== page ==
Geoffrey Plumpton Wilson

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Geoffrey Plumpton Wilson (21 February 1878 – 30 July 1934) was an English amateur footballer who played at inside left. He made two appearances for England in 1900, scoring once. He was a member of the Corinthian amateur club and made three appearances for Southampton in 1901.

Early life and education[edit]

Wilson was born in Bourne, Lincolnshire, the son of the Revd. Plumpton Stravenson Wilson,[1] and the younger brother of Charles Plumpton Wilson. Their sister Mary was the mother of Archbishop Michael Ramsey.[2]

He was educated at Rossall School and played for the school XI between 1894 and 1896, captaining the side in 1896.[3]

Football career[edit]

On leaving school he joined the amateur Corinthian club, where he played between 1897 and 1902, as well as turning out occasionally for Casuals. He made his Corinthian debut at inside-left on 30 October 1897, in a 2–0 victory over Sheffield Wednesday (Corinthian's goals were both scored by Gilbert Smith). His medical career restricted his opportunities to play for Corinthians, and over five years he made 32 appearances, scoring nine goals.[4]

He was called up for England for the Home International Championship match against Wales on 26 March 1900. He played alongside his Corinthian colleagues Tip Foster (also making his international debut) and Gilbert Smith up front, with William Oakley in defence. Wilson scored after three minutes, but Wales equalized through Billy Meredith and the match finished 1–1.[5] He retained his place for the next England match, against Scotland on 7 April. Scotland won the match easily by four goals to one, with a hat trick from Robert McColl.[6]

He was a friend and colleague of C. B. Fry, who recommended him to Southampton who engaged him as cover for the injured Albert Brown for three consecutive matches in October/November 1901. Although he showed "flashes of his international quality",[7] he left The Dell in November to concentrate on his medical studies.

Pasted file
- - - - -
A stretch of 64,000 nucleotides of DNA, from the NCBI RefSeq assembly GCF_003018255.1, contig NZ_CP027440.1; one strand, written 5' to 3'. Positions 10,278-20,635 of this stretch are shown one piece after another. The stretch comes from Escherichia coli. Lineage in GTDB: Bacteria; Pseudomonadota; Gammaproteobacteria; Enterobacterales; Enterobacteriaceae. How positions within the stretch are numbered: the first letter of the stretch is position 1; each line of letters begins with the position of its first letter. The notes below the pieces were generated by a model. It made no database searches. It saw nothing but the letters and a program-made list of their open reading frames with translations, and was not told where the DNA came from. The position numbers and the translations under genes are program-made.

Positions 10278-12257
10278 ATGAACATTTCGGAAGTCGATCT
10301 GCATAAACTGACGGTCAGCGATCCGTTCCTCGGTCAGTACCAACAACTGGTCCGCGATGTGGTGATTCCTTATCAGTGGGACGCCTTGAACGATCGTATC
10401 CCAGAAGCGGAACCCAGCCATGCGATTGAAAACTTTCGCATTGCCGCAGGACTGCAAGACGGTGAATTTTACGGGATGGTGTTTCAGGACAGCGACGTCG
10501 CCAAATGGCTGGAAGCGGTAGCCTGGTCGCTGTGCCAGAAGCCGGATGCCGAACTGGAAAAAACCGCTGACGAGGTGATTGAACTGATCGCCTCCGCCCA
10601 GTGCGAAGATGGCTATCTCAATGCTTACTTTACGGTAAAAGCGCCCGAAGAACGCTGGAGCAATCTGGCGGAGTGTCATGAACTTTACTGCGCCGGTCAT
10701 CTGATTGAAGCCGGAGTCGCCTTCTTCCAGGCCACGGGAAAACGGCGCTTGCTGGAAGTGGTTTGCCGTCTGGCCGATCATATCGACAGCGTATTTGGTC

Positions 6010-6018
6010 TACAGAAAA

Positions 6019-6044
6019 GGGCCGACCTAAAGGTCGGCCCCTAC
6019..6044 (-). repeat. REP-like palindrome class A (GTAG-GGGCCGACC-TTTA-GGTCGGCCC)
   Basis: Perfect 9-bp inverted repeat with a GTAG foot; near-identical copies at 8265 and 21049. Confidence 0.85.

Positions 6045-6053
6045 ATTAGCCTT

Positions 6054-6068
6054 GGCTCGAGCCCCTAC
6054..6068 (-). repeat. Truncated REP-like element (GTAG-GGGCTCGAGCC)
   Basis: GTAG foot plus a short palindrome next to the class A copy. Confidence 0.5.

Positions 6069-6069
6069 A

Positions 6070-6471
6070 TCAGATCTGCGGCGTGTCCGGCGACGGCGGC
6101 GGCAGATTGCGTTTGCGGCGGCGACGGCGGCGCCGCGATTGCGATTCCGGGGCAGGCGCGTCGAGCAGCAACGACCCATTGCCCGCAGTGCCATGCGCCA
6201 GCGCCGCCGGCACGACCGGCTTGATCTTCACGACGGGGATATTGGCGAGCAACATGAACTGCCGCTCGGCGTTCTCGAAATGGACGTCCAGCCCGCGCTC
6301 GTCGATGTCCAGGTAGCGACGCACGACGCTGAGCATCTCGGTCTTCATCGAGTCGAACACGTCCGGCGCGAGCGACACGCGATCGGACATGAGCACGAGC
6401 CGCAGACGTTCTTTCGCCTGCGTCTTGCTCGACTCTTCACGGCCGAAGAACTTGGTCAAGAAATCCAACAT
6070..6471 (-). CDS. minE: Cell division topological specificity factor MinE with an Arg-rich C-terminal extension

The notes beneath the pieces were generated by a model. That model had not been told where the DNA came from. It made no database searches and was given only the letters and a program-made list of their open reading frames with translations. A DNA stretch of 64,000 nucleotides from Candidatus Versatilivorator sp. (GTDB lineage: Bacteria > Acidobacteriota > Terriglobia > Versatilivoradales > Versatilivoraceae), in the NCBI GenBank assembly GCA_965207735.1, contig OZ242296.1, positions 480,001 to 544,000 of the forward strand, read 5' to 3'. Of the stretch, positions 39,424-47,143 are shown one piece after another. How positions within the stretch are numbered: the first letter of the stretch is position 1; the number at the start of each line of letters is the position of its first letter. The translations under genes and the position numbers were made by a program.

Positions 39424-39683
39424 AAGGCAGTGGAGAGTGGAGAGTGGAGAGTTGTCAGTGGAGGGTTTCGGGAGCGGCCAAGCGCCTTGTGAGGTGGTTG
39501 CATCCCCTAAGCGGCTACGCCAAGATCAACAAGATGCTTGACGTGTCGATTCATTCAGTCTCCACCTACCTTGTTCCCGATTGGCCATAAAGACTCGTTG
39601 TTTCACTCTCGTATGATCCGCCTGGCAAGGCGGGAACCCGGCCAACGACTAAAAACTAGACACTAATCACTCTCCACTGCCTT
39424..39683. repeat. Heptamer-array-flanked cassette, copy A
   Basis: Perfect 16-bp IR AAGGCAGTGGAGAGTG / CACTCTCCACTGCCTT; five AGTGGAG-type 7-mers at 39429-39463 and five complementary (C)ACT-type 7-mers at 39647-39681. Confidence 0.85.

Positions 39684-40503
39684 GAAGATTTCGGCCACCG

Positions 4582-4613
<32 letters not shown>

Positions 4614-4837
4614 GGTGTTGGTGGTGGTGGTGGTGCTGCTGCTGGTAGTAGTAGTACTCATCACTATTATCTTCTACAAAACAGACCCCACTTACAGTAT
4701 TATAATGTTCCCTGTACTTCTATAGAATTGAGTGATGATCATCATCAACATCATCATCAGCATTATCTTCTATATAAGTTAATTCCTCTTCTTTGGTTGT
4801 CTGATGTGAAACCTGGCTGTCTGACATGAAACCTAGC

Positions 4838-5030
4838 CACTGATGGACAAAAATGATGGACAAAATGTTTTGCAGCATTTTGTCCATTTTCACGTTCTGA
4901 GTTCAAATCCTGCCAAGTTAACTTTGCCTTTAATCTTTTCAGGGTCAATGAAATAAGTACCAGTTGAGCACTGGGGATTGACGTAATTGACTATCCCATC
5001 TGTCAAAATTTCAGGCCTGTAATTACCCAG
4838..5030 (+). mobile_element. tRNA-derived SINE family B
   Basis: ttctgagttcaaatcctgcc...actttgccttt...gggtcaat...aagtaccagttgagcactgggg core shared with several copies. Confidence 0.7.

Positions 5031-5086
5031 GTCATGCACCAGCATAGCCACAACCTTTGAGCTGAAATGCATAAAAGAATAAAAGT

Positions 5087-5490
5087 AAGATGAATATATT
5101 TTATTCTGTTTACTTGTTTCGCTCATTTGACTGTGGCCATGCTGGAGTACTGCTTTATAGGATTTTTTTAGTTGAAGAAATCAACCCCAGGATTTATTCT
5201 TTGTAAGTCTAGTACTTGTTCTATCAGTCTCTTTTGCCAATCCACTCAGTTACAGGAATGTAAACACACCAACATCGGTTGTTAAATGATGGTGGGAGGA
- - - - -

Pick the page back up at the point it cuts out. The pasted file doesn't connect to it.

Life outside football[edit]

He qualified as a physician and surgeon in 1902,[7] and went on to make a number of appearances for the London Hospitals side.[3]

He also played Minor Counties cricket for Lincolnshire including playing against India in 1911.[8]

He died on 30 July 1934 at Ketton near Stamford, Lincolnshire.[7]

References[edit]

  1. ^ Profile of brother Charles
  2. ^ "Monuments". St. Andrew's Church, Horbling. Retrieved 19 February 2016. The East window is dedicated to The Revd. Plumpton Stravenson Wilson, grandfather of Archbishop Michael Ramsey, and Vicar of Horbling from 1876 to 1909. 
  3. ^ a b Betts, Graham (2006). England: Player by player. Green Umbrella Publishing. p. 261. ISBN 1-905009-63-1. 
  4. ^ Cavallini, Rob (2007). Play Up Corinth: A History of the Corinthian Football Club. Tempus Publishing. p. 278. ISBN 0-7524-4479-4. 
  5. ^ Wales 1 – England 1; 26 March 1900 (Match summary)
  6. ^ Scotland 4 – England 1; 7 April 1900 (Match summary)
  7. ^ a b c Holley, Duncan; Chalk, Gary (1992). The Alphabet of the Saints. ACL & Polar Publishing. p. 371. ISBN 0-9514862-3-3. 
  8. ^ Lincolnshire v Indians; July 1911 (Match summary)

External links[edit]